The two Kickapoo broke in and briefly ransacked the house, apparently looking for money and ignoring the children. They took the carbine and a few household items but found little of value; the sheep money had been deposited at a bank. The children came from under the bed as soon as they had gone, and Sarah’s eldest Johnny (age 8) rode for help. Riders were went to collect Mr. Bowlin and and Mr. Robert Kincheloe, and also Mrs. Binnion, the woman doctor.
Sarah’s sister, upon seeing her, declared, “She is shot all to pieces! She is bound to die!”
“No, she won’t,” someone answered. “She is a Ware, and you can’t kill a Ware.”
And that seemed to be true. Sarah lingered near death for days, with frequent episodes of anxiety, until the doctor Mrs. Binnion said the site itself was troubling her and advised new surroundings. Sarah was removed to her sister’s home, and there made full recovery.
The Kickapoo and fake shepherd were never found. Some of the things stolen from the houses, however, traveled south to a Kickapoo village in northern Mexico, where a captive called Frank Buckalew recognized clothing from the Binlow and Kincheloe children he’d known.
The Kincheloes moved to a new site and built a two-story rock building for a store and house, the first edifice of the town eventually called Utopia. Sarah Kincheloe lived until 1917, a mother of ten, and the writer of the document I’ve taken this from knew her personally and attested to her scarring.
There’s little left of the raid site now; when we first saw it, the outline of the house and hearth could still be barely made out, but flash floods (common in the Hill Country) have disturbed it further. I remember seeing bits of crockery and other artifacts there long ago, but frequent visitors and school groups (my aunt Margie is very open) have fairly plundered it.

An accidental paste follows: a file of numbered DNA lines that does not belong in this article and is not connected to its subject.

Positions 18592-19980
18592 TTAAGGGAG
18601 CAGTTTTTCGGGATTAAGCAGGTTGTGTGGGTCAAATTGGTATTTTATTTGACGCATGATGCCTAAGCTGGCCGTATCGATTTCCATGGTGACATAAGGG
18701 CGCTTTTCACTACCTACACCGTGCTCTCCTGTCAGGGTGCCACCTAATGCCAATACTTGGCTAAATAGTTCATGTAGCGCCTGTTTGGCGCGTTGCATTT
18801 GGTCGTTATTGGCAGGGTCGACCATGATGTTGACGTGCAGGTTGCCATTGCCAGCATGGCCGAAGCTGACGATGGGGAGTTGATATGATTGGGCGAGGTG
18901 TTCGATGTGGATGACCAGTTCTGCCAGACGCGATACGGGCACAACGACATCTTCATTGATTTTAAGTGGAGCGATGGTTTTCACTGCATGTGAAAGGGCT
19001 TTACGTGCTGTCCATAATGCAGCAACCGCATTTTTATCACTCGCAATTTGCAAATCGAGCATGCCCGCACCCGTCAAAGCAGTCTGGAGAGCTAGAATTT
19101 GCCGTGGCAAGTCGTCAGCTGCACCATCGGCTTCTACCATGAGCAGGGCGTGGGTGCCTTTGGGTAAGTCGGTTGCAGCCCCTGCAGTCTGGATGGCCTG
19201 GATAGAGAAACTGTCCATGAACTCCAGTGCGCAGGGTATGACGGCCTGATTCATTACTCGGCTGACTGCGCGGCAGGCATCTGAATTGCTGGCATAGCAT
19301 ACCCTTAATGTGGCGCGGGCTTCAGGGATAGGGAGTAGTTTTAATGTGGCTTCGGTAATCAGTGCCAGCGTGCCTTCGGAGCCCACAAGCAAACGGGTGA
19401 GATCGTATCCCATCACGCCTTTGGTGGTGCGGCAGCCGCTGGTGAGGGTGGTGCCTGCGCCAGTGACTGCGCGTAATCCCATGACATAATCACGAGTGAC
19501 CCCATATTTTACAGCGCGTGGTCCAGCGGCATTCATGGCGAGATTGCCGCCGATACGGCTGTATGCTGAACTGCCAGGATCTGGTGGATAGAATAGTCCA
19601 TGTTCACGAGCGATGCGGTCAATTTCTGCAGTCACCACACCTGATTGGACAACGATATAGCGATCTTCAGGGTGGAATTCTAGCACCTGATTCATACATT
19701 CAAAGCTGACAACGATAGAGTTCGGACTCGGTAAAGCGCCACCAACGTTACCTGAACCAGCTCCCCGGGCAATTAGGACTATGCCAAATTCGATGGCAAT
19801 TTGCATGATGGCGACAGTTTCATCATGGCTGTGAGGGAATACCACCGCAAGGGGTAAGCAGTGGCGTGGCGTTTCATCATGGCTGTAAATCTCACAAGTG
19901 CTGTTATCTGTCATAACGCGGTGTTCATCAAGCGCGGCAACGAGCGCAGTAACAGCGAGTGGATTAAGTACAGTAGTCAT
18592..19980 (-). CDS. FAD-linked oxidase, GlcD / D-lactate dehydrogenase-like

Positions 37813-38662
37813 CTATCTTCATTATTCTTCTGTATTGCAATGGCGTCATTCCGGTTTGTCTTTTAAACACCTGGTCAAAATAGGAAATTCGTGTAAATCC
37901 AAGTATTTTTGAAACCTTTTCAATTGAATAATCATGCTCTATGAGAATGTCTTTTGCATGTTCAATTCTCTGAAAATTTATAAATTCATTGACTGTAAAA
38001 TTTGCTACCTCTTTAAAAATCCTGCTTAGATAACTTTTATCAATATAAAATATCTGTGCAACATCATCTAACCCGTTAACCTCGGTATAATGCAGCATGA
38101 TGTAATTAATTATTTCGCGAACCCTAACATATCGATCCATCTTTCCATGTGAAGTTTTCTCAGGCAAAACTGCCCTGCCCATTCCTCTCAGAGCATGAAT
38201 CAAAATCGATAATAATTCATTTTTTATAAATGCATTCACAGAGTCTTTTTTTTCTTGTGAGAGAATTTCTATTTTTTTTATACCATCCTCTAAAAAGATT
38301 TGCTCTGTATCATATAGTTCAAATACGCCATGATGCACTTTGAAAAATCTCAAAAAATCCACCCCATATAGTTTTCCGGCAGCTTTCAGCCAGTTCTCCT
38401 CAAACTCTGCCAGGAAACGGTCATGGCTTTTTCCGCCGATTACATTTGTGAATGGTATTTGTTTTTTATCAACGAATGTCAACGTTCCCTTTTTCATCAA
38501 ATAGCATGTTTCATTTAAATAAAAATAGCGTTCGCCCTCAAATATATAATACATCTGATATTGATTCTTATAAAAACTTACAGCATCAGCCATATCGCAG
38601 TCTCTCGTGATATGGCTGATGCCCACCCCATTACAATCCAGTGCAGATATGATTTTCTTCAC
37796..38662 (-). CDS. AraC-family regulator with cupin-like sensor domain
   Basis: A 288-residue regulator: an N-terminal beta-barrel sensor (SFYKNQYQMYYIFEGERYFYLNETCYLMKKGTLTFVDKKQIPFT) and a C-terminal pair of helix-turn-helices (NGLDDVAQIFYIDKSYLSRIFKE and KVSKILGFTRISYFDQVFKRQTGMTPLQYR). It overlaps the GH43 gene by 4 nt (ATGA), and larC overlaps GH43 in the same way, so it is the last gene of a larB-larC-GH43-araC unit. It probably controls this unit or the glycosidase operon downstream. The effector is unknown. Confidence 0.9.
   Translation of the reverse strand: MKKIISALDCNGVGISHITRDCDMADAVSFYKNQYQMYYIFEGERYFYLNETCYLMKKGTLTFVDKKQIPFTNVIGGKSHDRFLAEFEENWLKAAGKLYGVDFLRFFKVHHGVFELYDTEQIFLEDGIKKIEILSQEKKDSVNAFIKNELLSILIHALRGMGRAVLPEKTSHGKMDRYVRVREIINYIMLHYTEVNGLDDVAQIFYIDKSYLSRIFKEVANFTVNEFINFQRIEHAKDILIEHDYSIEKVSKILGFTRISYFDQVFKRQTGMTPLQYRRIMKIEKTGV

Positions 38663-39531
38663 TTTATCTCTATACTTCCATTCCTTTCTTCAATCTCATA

Trust sharp-eyed Alena, who credits the ranch at least partially for her interest in archeology, to find one left, though.
There’s another old house on the ranch, but no one is quite certain who built it.
It has been said, though without much support, that it was built by a man for his family but that local Native Americans burnt it out before they could move in. He then decided to build on the other side of the creek, which would slow incoming riders. I’m not sure how true this is, but there is a second old house directly opposite.
The wooden porch was added later; this was a little two-story rock house typical of the area. This is where we usually stay; it’s a cozy little place, if you watch for scorpions, and it has the best-drawing fireplace of any I’ve found. My great-aunt also swears it’s haunted, but she swears everything is haunted, so take that for what it’s worth.
If it is haunted, it’s by this guy:
The Hill Country
The ranch has a spring-fed creek which is one of the most reliable water sources in the county. During times of drought, they let down their fences to let neighbors’ cattle come to water. This deep spot with a little natural waterfall is known as the Swimmin’ Hole and is where most of the locals learned to swim.
Even in drought, the ranch is full of wildlife. Indigo snakes eat rattlesnakes (perhaps one reason so few have been found there?), deer and wild turkey are everywhere, and wild boar come out at night.
But the big question — what was I doing there? Why, putting together Margie’s book, of course.
Margie’s a studio artist who started her career in an advertising agency alongside Haddon Sundblom. (Does that name sound familiar? Well, does the Coca-Cola Santa look familiar?)
She has a popular series of postcards depicting Utopia and the surrounding Hill Country, and we collected some of them into a picture book, Scenes from Utopia. Included are depictions of historic homes, such as the original rock store built by Robert Kincheloe, and moments captured from life, such as the daily domino game at the former barber shop.
You can find it here.
Thanks for touring with me!